Expectations were modest and practically nonexistent when the Storm acquired Stephanie Talbot on Feb. 10 in a trade with New York that sent Sami Whitcomb to the Liberty.

It appeared Seattle had gotten fleeced, considering the Storm swapped a homegrown fan favorite who thrived in the role of a three-point specialist for a relatively unknown commodity in Talbot. She had been a marginal contributor during her three years in the WNBA and chose not to play in the league last year due to personal reasons.

In hindsight, Talbot said she wished she had played the 2020 season, but she reconciled that “it was better off for me in the long run.”

Sitting out last summer allowed the 6-foot-2 and 192-pound forward to improve her strength and conditioning after shedding a few pounds.

After a historic season in Australia’s WNBL in which Talbot became the first player in league history to win the Most Valuable Player of the Year award and the Defensive Player of the Year awards in the same season, Talbot was traded to the Storm.

“I was super excited to be honest,” Talbot said Monday during a Zoom interview. “I was at New York. I hadn’t played there before, but looking from the outside they had a lot of (wings). It was going to be a tough spot for me to be in. Seattle, with Alysha Clark leaving, there was an opportunity that opened up for me to kind of earn a spot and earn some court time. It was an exciting trade for me.”


Still, Talbot was a training-camp invitee with a non-guaranteed contract and no assurance of latching on with the 2020 WNBA champions.

“I knew (she had) a chance, but when she got into camp, I just kind of watched her fit into our system both offensively and defensively,” coach Dan Hughes said. “Then I started seeing the versatility that we can make use of eventually down the line. That was a bit of a surprise just to be frank. But a good surprise.”

Making Seattle’s opening-day roster is something of a monumental achievement for Talbot, the No. 33 overall pick in the 2014 WNBA draft, considering she’s one of just three third-round draft picks playing in the league this season. The others are Washington’s Theresa Plaisance and Stella Johnson.

“I’ve never been one to be concerned about where somebody was drafted,” Hughes said. “If you take a look at my history, you’ll find I coached a number of players who weren’t first-rounders. … Those things don’t matter to me. It’s all about can you play and can you help the team?”

It’s early, but Talbot has displayed many of the attributes that allowed Clark to thrive the past few years playing alongside WNBA All-Stars Breanna Stewart, Sue Bird and Jewell Loyd.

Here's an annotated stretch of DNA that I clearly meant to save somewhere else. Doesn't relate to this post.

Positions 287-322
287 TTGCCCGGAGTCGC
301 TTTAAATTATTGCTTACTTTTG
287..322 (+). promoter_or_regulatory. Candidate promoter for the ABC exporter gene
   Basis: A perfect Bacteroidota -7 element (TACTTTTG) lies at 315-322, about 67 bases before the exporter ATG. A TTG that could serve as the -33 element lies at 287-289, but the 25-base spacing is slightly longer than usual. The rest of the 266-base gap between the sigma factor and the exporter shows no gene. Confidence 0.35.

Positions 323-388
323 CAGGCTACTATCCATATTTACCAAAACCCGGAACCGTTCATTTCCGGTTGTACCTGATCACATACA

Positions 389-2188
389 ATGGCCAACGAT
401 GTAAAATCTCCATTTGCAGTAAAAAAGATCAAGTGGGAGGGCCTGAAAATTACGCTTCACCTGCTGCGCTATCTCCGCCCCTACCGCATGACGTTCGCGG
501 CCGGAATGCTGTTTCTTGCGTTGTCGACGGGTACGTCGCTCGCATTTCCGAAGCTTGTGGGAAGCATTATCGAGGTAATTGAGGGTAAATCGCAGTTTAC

With so many prolific scorers, including seven-time WNBA All-Star Candice Dupree, Bird noted “no one should have to take a tough shot on this team.”


During Seattle’s 97-83 win over Las Vegas on Saturday, Talbot got several open looks as the fifth offensive option and knocked down two of four three-point attempts for six points in 17 minutes off the bench. She also collected four rebounds.

“She’s got a lot of bounce in her step,” assistant coach Gary Kloppenburg said. “She’s pretty athletic. She can run the floor. She can get to the rim. She’s an excellent three-point shooter. She can stop on the fast break and knock down the 3 and she rebounds. She’s a very good rebounder at both ends of the floor.

“What I’ve seen with her defensively is she’s really picking up what we’re doing. She’s a pretty good on-ball defender. She’s a very good help defender and knows what we’re doing with all of our trappings. As she gains more confidence, I think she’s really going to have an excellent year for us.”

Considering the modest expectations upon her arrival, Storm fans would be thrilled if Talbot comes anywhere near matching her 13-game performance with Australia’s Adelaide Lightning in 2020 when she averaged 18.2 points, 9.0 rebounds, 3.0 assists, 1.9 steals while shooting a career-high 47.9% on field goals.

“I’ve only been here three weeks, but I’m loving it here,” Talbot said. “I love the way they play. They like to run. They like to play up-tempo. They’re a defensive team. That suits me to a tee. I like to get out and run. I like to use my athleticism. I’m really enjoying playing with the girls here. It’s only been one game, but I hope it’s going to be a really good fit for me.”

Talbot will likely come off the bench once again when Seattle (1-0) faces Las Vegas (0-1) in Tuesday’s 7 p.m. rematch at Everett’s Angel of the Winds Arena, but she’s poised to assume more responsibilities.


Newcomer Katie Lou Samuelson, who started the opener, is temporarily leaving the Storm on Wednesday and will miss 5-6 games while competing with Team USA in the FIBA 3×3 Olympic qualifying tournament on May 26-30 in Graz, Austria.

Samuelson’s absence seemingly creates an opening in the lineup for Talbot, who admittedly was unsure three weeks ago if she’d make the team.

“About a week before the final rosters were due I was really nervous,” Talbot said. “We had a lot of really good players here. But in that final week, I had a really good week on the training floor. My second scrimmage was pretty good. I was pretty confident in the fact that I put my best foot forward.

“I’m super excited to be playing with this team and happy to be here.”


Reserves Epiphanny Prince and Mercedes Russell, who missed Saturday’s opener, will not be available Tuesday while completing WNBA protocols to rejoin the team. The Storm is expected to add them to the roster before its two-game road trip that begins Thursday in Minnesota.